According to a second officer, the Indian Army and BSF respond immediately and effectively to unprovoked firings and ceasefire violations by Pakistan along the LoC and IB.

Before the agreement in 2021, there were 5,133 ceasefire violations in 2020, 3,479 in 2019, and 2,140 in 2018. However, this number dropped to around 700 last year. Statistics for 2022 are not yet available.

The Indian government has maintained that it is Pakistan’s responsibility to create a conducive environment by taking credible, verifiable, and irreversible action to ensure that no territory under its control is used for cross-border terrorism against India in any way.

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India sends the body of Lashkar terror operative via LoC in Poonch



Pakistan accepted the body of Tabarak Hussain, Lashkar-e-Taiba terrorist operative via Chakan Da Bagh on the Line of Control in Poonch district on Monday.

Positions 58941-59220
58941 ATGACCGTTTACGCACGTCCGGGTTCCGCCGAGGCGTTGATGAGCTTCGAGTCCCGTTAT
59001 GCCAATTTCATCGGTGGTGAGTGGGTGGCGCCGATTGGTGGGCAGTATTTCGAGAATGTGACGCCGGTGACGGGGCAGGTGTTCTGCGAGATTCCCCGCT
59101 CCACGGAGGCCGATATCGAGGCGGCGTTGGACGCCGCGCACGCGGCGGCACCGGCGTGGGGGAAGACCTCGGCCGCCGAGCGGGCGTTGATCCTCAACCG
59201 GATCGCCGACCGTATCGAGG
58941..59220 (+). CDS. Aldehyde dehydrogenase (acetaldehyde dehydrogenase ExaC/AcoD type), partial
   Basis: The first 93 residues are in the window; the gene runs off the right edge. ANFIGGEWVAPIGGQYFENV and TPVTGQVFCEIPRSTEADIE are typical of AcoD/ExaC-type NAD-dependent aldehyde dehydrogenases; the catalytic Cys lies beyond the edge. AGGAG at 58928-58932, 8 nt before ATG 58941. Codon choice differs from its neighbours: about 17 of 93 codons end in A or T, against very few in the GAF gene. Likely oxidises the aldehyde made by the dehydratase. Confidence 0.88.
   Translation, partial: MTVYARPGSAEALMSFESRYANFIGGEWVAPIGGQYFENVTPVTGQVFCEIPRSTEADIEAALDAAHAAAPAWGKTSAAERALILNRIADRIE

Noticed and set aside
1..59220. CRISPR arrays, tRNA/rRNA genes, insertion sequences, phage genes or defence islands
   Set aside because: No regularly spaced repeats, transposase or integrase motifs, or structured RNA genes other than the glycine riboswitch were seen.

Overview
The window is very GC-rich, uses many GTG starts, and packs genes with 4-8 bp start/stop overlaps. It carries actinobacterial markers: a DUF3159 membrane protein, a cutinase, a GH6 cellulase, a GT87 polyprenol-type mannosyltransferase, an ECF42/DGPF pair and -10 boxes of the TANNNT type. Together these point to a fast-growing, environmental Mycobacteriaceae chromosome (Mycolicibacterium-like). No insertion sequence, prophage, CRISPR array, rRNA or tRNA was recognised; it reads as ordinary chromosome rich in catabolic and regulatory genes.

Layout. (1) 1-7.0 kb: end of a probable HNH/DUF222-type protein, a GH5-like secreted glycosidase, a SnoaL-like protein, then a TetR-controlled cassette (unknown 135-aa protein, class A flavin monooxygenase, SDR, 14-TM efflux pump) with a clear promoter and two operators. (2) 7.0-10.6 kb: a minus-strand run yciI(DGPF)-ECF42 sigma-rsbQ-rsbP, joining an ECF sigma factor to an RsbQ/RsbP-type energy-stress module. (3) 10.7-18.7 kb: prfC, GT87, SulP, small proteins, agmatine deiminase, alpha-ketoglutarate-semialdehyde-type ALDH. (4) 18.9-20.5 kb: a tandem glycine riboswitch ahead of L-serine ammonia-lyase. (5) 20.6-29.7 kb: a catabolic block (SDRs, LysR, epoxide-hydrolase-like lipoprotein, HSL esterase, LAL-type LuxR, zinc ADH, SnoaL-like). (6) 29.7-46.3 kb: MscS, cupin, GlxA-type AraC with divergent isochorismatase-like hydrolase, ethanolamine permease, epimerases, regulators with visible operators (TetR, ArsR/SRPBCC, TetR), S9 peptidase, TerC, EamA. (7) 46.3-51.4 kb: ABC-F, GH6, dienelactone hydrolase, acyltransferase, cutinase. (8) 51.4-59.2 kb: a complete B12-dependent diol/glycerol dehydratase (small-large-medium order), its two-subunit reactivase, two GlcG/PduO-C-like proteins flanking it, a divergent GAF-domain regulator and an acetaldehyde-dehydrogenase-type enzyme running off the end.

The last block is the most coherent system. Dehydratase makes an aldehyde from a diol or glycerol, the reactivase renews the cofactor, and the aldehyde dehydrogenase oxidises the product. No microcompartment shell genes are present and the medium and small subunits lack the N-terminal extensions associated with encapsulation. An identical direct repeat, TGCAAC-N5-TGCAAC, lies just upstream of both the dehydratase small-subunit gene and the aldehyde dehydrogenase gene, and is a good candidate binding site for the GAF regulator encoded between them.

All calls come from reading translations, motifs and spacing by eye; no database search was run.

“Officials of the Indian Army and civil administration took the body of slain terrorist in an ambulance to Chakan Da Bagh where it was handed over to Pakistani army officials,” said a senior official.

Tabarak Hussain, son of Mistri Malik of Sabzkote in PoK, was apprehended in an injured state by the army on August 21 in the Jhanger area of the Nowshera sector in Rajouri.

Tabarak was apprehended while allegedly infiltrating with a fidayeen terror group to attack Indian army posts along the LoC.

However, Indian army troops noticed the movement and opened fire on the intruding terror group, injuring Tabarak while other infiltrators fled to PoK.